Jessie came to work at JSF this season with the goals of having a great time, learning about growing vegetables, and working hard. She has been an amazing force for the harvest crew, and keeps everyone smiling even through the heat and rain.

Each day at the farm is filled with new challenges and opportunities to work smarter and stronger.

Hey there! My name is Jessie and this is my first summer working on a farm.

I became interested in farming as soon as I moved to Vermont. Before moving to the Green Mountains, I lived in Gunnison Colorado where I studied psychology. I quickly adapted to my surroundings out west, challenging myself on the snowboard in the back bowls of Crested Butte mountain, and learning more about my love for snow sports and the mountains. Living out west was quite a ride but eventually the east coast began to call my name again and so I moved back to be closer to family.

I’ve always loved the idea of living in Vermont and luckily landed a job teaching adaptive skiing at Smugglers Notch a couple of winters ago. Thinking I would just stay here for one winter season, I still haven’t left, and have fallen in love with exploring everything about this state. I wanted to be a part of the Vermont farm lifestyle, and voila! JSF took me under their wing and I’ve acquired lots of facts, tricks and great memories from working on an organic vegetable farm.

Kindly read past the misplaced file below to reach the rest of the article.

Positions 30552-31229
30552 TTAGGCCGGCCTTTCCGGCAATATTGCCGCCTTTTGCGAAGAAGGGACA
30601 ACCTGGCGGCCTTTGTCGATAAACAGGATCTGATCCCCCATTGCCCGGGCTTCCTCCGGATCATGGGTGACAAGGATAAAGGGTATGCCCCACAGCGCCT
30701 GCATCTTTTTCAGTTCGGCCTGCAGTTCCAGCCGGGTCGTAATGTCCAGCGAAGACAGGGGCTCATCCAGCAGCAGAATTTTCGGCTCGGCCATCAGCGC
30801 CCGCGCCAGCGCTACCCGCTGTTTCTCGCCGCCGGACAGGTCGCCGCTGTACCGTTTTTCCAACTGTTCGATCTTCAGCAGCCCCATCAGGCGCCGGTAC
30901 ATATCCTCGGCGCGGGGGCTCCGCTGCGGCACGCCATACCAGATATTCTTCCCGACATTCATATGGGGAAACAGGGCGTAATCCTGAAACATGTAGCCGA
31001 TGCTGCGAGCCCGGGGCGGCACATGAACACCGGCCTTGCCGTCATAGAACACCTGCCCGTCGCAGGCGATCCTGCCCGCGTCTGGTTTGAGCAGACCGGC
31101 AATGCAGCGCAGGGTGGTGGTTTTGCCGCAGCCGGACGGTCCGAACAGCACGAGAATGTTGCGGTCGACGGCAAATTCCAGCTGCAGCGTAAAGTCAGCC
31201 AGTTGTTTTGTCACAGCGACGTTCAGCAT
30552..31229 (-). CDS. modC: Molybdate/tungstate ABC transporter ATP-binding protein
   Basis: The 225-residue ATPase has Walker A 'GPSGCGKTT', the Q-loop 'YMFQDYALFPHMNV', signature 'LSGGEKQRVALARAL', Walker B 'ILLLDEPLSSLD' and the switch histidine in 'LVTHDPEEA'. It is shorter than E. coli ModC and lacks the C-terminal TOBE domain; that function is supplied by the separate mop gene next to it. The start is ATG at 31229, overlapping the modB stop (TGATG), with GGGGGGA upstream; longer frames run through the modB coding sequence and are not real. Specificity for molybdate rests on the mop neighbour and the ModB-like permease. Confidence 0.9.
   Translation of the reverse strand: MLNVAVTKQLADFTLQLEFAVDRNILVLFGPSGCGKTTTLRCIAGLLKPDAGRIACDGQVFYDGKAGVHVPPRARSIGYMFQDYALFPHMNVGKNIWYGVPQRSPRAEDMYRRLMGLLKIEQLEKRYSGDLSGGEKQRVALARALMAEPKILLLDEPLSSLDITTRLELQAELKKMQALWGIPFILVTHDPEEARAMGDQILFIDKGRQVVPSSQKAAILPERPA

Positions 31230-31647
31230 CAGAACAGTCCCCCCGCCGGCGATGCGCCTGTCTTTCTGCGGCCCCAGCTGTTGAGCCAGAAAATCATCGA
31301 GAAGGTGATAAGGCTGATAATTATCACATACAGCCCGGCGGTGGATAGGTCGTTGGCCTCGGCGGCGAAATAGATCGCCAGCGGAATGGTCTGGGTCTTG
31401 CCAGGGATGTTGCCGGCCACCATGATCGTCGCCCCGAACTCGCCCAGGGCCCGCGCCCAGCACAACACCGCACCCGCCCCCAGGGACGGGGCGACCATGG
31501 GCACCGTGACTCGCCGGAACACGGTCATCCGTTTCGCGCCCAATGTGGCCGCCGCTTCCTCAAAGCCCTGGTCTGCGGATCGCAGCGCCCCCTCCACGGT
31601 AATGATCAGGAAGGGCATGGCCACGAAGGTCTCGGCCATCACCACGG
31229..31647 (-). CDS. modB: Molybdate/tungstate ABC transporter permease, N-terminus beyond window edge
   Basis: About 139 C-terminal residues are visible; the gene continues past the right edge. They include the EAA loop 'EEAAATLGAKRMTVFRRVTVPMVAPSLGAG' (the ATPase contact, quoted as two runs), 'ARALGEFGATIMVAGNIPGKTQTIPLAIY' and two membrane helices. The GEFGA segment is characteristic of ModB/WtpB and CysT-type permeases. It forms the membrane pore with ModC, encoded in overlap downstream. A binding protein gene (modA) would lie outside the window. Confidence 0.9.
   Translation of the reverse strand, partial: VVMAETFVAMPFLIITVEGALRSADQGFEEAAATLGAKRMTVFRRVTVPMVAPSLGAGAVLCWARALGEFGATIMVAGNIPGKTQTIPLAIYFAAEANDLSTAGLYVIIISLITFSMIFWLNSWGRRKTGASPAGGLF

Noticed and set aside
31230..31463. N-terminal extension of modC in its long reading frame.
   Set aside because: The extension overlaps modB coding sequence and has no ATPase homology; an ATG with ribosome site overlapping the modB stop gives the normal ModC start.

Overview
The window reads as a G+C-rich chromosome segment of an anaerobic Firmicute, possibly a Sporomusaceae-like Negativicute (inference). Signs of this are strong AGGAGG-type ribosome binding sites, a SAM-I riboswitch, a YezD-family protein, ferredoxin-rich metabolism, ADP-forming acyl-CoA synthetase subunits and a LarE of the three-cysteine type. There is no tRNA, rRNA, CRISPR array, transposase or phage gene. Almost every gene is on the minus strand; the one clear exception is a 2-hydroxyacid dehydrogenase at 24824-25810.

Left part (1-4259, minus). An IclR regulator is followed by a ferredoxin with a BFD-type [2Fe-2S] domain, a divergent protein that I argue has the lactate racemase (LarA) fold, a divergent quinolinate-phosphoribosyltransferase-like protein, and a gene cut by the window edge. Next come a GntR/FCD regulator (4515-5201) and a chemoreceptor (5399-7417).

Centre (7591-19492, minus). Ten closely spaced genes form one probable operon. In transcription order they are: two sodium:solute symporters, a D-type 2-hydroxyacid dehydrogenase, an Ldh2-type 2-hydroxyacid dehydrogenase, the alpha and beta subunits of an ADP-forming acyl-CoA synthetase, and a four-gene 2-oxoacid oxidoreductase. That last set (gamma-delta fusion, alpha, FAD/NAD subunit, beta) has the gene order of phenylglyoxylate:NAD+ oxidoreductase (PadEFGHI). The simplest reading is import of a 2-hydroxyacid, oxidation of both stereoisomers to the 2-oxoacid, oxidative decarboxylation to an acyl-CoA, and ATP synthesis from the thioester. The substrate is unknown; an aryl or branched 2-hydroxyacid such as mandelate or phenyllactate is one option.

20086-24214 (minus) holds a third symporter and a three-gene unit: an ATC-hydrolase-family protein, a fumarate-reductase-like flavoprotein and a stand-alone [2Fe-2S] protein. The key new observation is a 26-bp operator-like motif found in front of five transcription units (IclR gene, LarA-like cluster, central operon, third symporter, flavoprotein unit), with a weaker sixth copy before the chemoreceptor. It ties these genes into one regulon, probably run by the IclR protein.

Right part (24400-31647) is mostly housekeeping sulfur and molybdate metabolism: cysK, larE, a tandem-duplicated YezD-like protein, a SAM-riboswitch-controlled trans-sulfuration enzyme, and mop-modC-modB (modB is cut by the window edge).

Much like hiking a gnarly trail up a mountain and looking out over the ridge lines to see how far you’ve come.

Each day at the farm is filled with new challenges and opportunities to work smarter and stronger. While harvesting veggies out in the field, I’ve learned to move my body quickly and efficiently under harsh heat, rain, and time crunches. (It’s been a great way to stay in shape for skiing!). I love learned about each vegetable’s personality, starting from when they go into the ground to the harvest days. It’s a great feeling to look back on the rows of vegetables and see how much you’ve accomplished. Much like hiking a gnarly trail up a mountain and looking out over the ridge lines to see how far you’ve come.

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